Scottish lecturer strike looms due to an “unacceptable” reduction of salary

“Unacceptable” pay has led to lecturers from six Scottish universities voting to go on strike, the joint secretary of the Educational Institute of Scotland (EIS) has told EN4 News.

EIS claim that lecturers have seen a 20% deduction in the value of their pay over the last decade.

Edinburgh Napier is among five other Scottish universities – Aberdeen, Strathclyde, Abertay, West of Scotland, and the Glasgow School of Art – set for strike action.

“We have, over the last 10 years, had to put up with sub-inflationary pay rises,” Anne Keenan from EIS told EN4 News.

“[The universities] are sending a very clear message that this is the time to make a stand and say that this is not acceptable.”

The industrial action will be the first instance that staff from Napier have gone on strike since 2013.

EIS is still hopeful that strike action will be avoided, and that the Universities and Colleges Employers Association will return to discussions with what they see as a meaningful solution to these issues.

“Strike action is the last resort of any trade union,” Keenan added.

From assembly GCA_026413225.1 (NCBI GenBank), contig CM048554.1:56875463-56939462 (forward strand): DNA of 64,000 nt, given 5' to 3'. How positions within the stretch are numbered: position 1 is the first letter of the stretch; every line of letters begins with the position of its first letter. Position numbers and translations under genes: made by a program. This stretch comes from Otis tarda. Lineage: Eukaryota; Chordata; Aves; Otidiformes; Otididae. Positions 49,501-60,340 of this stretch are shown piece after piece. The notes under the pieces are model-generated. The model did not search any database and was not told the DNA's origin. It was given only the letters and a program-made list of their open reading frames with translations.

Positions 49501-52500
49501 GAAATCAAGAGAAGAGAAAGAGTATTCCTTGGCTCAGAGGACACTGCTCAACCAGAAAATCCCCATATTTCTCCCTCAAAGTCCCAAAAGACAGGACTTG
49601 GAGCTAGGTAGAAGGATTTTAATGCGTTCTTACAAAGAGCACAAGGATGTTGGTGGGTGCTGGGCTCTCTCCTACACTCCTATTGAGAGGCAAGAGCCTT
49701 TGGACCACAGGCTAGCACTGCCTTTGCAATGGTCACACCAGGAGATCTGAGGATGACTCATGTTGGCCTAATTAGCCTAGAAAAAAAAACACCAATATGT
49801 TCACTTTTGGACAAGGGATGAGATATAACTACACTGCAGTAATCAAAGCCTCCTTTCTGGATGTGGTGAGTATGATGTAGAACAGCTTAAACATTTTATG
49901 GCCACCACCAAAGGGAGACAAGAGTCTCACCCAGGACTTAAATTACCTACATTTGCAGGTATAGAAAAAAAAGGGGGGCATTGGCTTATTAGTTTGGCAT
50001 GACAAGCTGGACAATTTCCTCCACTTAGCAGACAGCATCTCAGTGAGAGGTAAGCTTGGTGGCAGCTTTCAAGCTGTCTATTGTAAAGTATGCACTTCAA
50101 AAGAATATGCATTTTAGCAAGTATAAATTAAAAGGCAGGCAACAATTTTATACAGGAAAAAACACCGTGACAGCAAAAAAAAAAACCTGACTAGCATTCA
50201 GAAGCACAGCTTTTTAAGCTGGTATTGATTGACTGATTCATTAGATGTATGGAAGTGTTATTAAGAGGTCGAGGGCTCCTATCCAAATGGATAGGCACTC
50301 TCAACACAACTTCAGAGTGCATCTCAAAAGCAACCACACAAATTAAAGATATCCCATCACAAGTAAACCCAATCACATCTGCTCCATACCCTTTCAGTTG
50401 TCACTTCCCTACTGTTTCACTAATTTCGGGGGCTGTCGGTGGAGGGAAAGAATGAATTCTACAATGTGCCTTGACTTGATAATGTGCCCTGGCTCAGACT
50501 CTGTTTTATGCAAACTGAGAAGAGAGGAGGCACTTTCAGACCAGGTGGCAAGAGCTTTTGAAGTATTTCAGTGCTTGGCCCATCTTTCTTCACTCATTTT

“We have repeatedly tried to engage the employer in discussions around pay and bring them back to the table.

“Even in this late stage, we are hopeful they will return, and more importantly, be ready to discuss the matter of pay.”

Spending on senior pay has increased by 11% in the last year, which has led to outrage from lecturers.

The strikes follow the University of Edinburgh’s decision to take industrial action over 8 days in November last year.

Details of the strikes are set to be released within the next week.

BREAKING: Teachers’ strike ballot called off



Scotland’s largest teachers’ union has called off its planned strike ballot after an improved pay offer was made.

The ballot of EIS (Educational Institute of Scotland) members was due to take place on Monday. However an offer from the Scottish Government was discussed by the union’s national council and they are expected to urge members to accept it.

The EIS is calling the development “a significant success for Scottish teachers.”

The new offer is:

  • A 3% pay rise effective from last April
  • A 7% rise this April
  • A further 3% rise next April

This represents a compound increase of 13.51% over three years.

The EIS received a letter outlining the new offer this morning, following a campaign which has continued for more than a year.

EIS General Secretary Larry Flanagan said: “The EIS launched the Value Education, Value Teachers campaign in January last year, with the aim of securing a fair pay settlement for Scotland’s teachers.”

Education minister John Swinney welcomed the decision to suspend the ballot. He said: “This landmark agreement brings together a partnership with local authorities and professional associations to tackle critical issues, in tandem with a settlement on pay.”

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